Flags Over Hatteras Civil War event rescheduled for April 26-29
Flags Over Hatteras, sponsored by the Graveyard of the Atlantic Museum
in Hatteras village and other organizations, is a four-day event that
will commemorate the role of the island in the war.
Flags Over Hatteras was first scheduled as a week-long event at the end
of August last year, and it was set to coincide with the 150th
anniversary of the Battle of Forts Clark and Hatteras on Aug. 28-29,
1861. The battle was the first Union naval victory of the Civil War.
However, Hurricane Irene changed those plans, and the celebration was cancelled as the hurricane approached.
Now it has been rescheduled for Thursday, April 26, through Sunday, April 29. Read More
Hatteras Civil War artifacts are on exhibit at Graveyard of the Atlantic Museum
As part of the commemoration of the events that
happened 150 years ago on the Outer Banks during the Civil War, the
Graveyard of the Atlantic Museum in Hatteras village is featuring an
exhibit with artifacts from the Battle of Forts Clark and Hatteras and
the “Chicamacomico Races.”
The exhibit opened last August just before the Flags Over Hatteras
Event that was cancelled because of Hurricane Irene. The event was
rescheduled for April 26-29, and the exhibit will continue through the
summer. Read More
Pulitizer Prize winning author to speak at Hatteras Civil War commemoration
Pulitzer-prize winning author James McPherson headlines as one of three
featured expert speakers at the upcoming “Flags Over Hatteras” Civil
War sesquicentennial commemoration conference held by the Graveyard of
the Atlantic Museum.
As a part of the April 26 – 29 event, McPherson will present “The
Forgotten War: Coastal North Carolina, 1861-1865” on Friday evening
April 27. Read
The battles for Forts Clark and Hatteras gave the Union its first Civil War victory
Clark and Hatteras were built in 1861 by the Confederates soon after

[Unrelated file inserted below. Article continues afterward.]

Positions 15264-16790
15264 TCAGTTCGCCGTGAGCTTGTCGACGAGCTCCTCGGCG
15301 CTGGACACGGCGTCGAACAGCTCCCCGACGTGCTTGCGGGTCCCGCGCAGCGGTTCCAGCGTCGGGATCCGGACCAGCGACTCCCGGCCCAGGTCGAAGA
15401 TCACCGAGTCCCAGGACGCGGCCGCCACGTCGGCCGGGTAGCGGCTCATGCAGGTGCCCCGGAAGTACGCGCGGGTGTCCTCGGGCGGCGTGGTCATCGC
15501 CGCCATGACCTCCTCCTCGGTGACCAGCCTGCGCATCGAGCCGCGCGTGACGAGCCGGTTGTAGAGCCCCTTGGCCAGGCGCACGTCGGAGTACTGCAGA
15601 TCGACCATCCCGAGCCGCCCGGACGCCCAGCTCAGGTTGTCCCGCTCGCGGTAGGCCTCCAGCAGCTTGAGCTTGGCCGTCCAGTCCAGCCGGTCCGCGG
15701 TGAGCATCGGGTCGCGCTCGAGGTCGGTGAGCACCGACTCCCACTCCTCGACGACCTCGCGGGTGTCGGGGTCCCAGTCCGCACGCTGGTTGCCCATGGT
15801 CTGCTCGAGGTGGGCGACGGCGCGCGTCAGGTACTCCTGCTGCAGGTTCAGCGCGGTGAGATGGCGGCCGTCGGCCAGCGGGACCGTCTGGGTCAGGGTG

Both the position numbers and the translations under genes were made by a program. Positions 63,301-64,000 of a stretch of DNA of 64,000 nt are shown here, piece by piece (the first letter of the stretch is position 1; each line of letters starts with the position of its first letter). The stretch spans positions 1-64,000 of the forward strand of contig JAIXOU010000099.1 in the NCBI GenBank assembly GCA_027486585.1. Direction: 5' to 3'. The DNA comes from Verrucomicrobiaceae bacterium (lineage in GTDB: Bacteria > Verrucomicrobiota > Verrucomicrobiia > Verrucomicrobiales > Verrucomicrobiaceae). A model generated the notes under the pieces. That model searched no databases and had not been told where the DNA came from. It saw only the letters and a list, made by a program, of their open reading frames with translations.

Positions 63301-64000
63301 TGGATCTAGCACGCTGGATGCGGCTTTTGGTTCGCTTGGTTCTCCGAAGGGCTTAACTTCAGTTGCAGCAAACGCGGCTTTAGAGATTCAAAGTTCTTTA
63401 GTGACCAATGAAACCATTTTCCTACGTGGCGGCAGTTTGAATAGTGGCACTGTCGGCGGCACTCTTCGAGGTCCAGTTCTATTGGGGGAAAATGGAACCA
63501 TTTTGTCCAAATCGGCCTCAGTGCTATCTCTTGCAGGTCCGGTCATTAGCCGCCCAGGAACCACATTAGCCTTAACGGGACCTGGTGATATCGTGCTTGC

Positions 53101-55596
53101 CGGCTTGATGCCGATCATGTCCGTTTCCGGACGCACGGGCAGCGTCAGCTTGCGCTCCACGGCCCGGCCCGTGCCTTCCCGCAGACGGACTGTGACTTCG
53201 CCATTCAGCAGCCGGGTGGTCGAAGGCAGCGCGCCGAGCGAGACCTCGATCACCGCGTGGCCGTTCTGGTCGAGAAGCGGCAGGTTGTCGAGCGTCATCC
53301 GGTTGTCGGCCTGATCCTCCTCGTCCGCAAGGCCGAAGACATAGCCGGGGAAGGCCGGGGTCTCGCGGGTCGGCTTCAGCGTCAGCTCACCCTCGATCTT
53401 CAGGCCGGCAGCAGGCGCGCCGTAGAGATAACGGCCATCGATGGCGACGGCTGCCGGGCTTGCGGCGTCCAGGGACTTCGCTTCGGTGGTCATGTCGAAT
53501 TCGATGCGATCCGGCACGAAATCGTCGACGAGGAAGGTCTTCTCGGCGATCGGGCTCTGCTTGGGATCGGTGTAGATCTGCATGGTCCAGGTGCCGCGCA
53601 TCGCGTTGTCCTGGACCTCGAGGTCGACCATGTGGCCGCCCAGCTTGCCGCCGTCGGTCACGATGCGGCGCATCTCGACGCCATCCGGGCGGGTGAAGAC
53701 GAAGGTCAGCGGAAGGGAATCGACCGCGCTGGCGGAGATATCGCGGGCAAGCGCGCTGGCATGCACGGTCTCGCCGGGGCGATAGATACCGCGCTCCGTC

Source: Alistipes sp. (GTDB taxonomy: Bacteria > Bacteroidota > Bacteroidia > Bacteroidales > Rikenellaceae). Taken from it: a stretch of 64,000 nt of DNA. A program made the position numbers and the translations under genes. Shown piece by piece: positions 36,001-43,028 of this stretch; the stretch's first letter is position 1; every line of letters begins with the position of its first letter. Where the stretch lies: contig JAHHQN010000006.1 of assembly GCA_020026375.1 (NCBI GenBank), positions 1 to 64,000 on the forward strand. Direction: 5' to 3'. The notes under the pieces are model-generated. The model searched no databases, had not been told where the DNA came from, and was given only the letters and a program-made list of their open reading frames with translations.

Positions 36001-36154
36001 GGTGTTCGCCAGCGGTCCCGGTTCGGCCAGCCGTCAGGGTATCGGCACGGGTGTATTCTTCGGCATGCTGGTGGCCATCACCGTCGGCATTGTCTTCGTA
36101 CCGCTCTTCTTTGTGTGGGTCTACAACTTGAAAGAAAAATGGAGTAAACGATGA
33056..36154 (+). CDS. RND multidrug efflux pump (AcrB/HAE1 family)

the start of the Civil War to guard Hatteras Inlet. On Aug.
28-29, 1861, the Union began a merciless bombardment and in two days
time, both forts fell into Union hands. The action gave the Union
its first victory of the war. Read
Dig for Civil War cannons at Hatteras Inlet ends in disappointment
They had maps, ground-penetrating radar images, and historical accounts
all pointing to two buried cannons where the Civil War battle at Fort
Clark raged 150 years ago at Hatteras Inlet.
Early one morning last August, under the direction of Cape Hatteras
National Seashore historian Doug Stover and assisted by Graveyard of
the Atlantic Museum executive director Joseph Schwarzer, Hatteras
Island residents Danny Couch and Mel Covey joined an effort to recover
the historic cannons in time to mark the sesquicentennial of the battle
later that month.
Historic Hatteras Lighthouse lens “lost” during Civil War
original 1854 first-order Fresnel lens was taken out of the Cape
Hatteras Lighthouse and hidden in 1861 by Confederate troops to keep
the beacon from aiding the Union Navy. It was hidden so well that
its whereabouts were unknown until 2002, when a Raleigh author and
historian found it in a most surprising place.
Together again….The story of the reunion of the original Hatteras lighthouse lens and pedestal
original 1854 first-order Fresnel lens, installed in the first Cape
Hatteras Lighthouse, was spirited away by Confederate troops at the
beginning of the Civil War to keep it from the federal
government. Its whereabouts was a mystery until Raleigh author,
filmmaker, and historian located it in a most unlikely place. The lens
was refurbished and put on display at the Graveyard of the Atlantic
Museum in 2005. In 2006, the original pedestal was removed from
the lighthouse and the two were reunited at the museum, where they are
on display in the lobby.